23INTEGRATION IN THE CONCEPTUALIZATION AND SUPPORT FOR CHANGE Regular integrative family sessions ,are a common feature to all casesAim to help the family recruit and expand abilities and the preferred outcomes of the change rehearsal sessions to elaborate more useful meanings and to develop reflexive abilities which may help them adapt, grow and strengthen.Resilience processes are specially targeted (Walsh, 2006)Narrative approaches are particularly influential (Sluzki, 1992; Madsen, 2007 White, 2007; )Regular integrative family sessions are a common feature to all cases. They aim to help the family recruit and expand the abilities rehearsed and use the results of the change rehearsal sessions to elaborate more useful meanings and develop reflexive abilities which may help them adaptat, grow and strengthen diverse processes associated with resilient outcomes and to accomplish the preferred outcomes in IFAIM. Narrative approaches are particularly influential in how these sessions are conducted.
25TRAINING Inter/transdisciplinary training common to all professionals Common set of skills reflecting the integration of contributions from different models of family therapyOutcome orientated training process focused on the acquisition and/or development of:Integrative theoretical case conceptualization skillsPractical skills divided in 5 categoriesIFAIM’s training program is also inter/transdisciplinay. All professionals receive the same training independently of their professional background and are expected to master a common set of skills, which reflect the integration of contributions of different family therapy approaches.The training is outcome orientated and focused on the acquisition and development of integrative theoretical case conceptualization skills and 5 sets of practical skills including:
26TRAINING5 categories of practical skills targeted and periodically assessed with corresponding rating scales:Basis session management skillsSkills specific to the referral and assessment stagesSkills to support changeSkills to conduct in-home sessionsSkills to conduct sessions with other professionals or significant elementsIFAIM and its training program are manualizedbasis sessions management skills (to assure a systemic, collaborative, strength and solution focused orientation); specific skills asssociated to the referral and assessment sessions associated with the definition of particular aspects related to the forensic implications of assessment and the negotiation of the contract terms and, on the other hand, the solution and strength-focused orientation of assessment; a third set of skills is particularly associated with a collaborative support for change and narrative practices to amplify preferred outcomes and, finally, a specific set of skills to work in the families’ homes and to manage sessions with other professionals and significant elements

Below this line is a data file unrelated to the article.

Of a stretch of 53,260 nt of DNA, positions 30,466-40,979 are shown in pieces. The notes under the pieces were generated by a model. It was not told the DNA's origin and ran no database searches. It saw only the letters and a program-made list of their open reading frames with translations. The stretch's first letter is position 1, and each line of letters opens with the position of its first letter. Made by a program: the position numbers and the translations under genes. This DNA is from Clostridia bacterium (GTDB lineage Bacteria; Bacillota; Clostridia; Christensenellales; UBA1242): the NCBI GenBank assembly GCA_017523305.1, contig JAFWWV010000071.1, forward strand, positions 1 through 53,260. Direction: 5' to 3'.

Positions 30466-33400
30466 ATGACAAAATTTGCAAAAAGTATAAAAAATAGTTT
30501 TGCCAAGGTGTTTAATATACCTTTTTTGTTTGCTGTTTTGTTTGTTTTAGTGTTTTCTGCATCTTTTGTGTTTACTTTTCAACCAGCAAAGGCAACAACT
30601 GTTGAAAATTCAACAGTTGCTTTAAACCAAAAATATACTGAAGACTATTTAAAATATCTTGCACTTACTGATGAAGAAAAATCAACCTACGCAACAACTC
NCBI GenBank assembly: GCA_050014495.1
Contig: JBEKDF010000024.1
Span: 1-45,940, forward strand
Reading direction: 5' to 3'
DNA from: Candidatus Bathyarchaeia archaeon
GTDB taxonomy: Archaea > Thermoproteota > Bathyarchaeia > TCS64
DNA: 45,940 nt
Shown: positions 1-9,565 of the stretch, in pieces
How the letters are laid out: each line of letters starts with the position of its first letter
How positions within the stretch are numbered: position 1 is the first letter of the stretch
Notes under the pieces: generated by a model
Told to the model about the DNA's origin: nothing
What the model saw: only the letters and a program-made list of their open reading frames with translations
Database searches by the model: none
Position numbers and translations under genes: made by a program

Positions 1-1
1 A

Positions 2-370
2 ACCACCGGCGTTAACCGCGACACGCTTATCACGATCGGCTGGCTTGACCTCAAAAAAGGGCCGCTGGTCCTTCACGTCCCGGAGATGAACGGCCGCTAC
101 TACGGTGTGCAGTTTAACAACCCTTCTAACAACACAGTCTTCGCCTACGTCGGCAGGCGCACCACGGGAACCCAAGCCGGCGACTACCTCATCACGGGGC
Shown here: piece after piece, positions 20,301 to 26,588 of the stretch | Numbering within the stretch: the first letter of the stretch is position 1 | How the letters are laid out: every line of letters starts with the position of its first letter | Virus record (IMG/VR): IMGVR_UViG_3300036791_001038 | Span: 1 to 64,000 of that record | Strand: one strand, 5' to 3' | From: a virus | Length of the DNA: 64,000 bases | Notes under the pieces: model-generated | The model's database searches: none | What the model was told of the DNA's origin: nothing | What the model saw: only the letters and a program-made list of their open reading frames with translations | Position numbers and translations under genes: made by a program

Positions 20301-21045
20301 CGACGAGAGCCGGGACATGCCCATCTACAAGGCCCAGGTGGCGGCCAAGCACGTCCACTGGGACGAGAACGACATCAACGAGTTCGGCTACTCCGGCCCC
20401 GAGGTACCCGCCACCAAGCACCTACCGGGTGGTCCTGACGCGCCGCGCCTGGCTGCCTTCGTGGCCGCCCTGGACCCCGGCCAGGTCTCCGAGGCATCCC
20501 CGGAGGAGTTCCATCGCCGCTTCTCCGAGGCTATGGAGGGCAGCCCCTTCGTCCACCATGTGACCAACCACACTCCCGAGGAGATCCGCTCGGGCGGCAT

27CURRENT AND FUTURE RESEARCH IFAIM and its training program are manualized which facilitates research
28RESEARCH FOCUSMultiple case studies of the process and outcome of implementation of IFAIM in local communitiesCase studies of the process of training and exploratory evaluation of its efficacy in promoting practitioners’ skills acquisition and developmentPreliminary feasibility study of the efficacy of IFAIM in achieving its aims and objectivesInstrument development and evaluation (e.g. Rating scales to assess practitioner’s skills to implement IFAIM)... Future research is expected and welcomedCurrent research focuses include multiple case studies of the process and outcomes of the implementation of IFAIM in local communicates; case studies of the process of training and exploratory evaluations of its efficacy; a preliminary feasibility study of the efficacy of IFAIM in achieving its aims and objectives; and the development of instrument to assess families and professionals’ performance. Future research is expected and welcomed.
29THANK YOU FOR YOUR ATTENTION E-MAIL : firstname.lastname@example.org